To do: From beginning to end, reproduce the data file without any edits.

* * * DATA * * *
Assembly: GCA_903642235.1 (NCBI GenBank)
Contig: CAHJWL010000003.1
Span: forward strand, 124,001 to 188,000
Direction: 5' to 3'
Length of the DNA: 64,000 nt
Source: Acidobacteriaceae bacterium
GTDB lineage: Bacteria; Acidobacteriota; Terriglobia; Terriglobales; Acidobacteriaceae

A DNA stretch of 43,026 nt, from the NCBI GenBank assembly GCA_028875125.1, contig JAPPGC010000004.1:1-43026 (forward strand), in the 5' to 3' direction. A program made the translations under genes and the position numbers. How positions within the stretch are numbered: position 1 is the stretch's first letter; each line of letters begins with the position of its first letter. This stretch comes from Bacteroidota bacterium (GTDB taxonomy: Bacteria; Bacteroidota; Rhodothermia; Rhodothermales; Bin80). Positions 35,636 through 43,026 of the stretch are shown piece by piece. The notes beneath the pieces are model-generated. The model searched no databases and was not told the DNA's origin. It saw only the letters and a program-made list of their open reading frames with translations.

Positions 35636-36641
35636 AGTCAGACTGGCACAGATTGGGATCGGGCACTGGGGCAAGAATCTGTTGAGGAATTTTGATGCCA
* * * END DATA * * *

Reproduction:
Assembly: GCA_903642235.1 (NCBI GenBank)
Contig: CAHJWL010000003.1
Span: forward strand, 124,001 to 188,000
Direction: 5' to 3'
Length of the DNA: 64,000 nt
Source: Acidobacteriaceae bacterium
GTDB lineage: Bacteria; Acidobacteriota; Terriglobia; Terriglobales; Acidobacteriaceae

A DNA stretch of 43,026 nt, from the NCBI GenBank assembly GCA_028875125.1, contig JAPPGC010000004.1:1-43026 (forward strand), in the 5' to 3' direction. A program made the translations under genes and the position numbers. How positions within the stretch are numbered: position 1 is the stretch's first letter; each line of letters begins with the position of its first letter. This stretch comes from Bacteroidota bacterium (GTDB taxonomy: Bacteria; Bacteroidota; Rhodothermia; Rhodothermales; Bin80). Positions 35,636 through 43,026 of the stretch are shown piece by piece. The notes beneath the pieces are model-generated. The model searched no databases and was not told the DNA's origin. It saw only the letters and a program-made list of their open reading frames with translations.

Positions 35636-36641
35636 AGTCAGACTGGCACAGATTGGGATCGGGCACTGGGGCAAGAATCTGTTGAGGAATTTTGATGCCA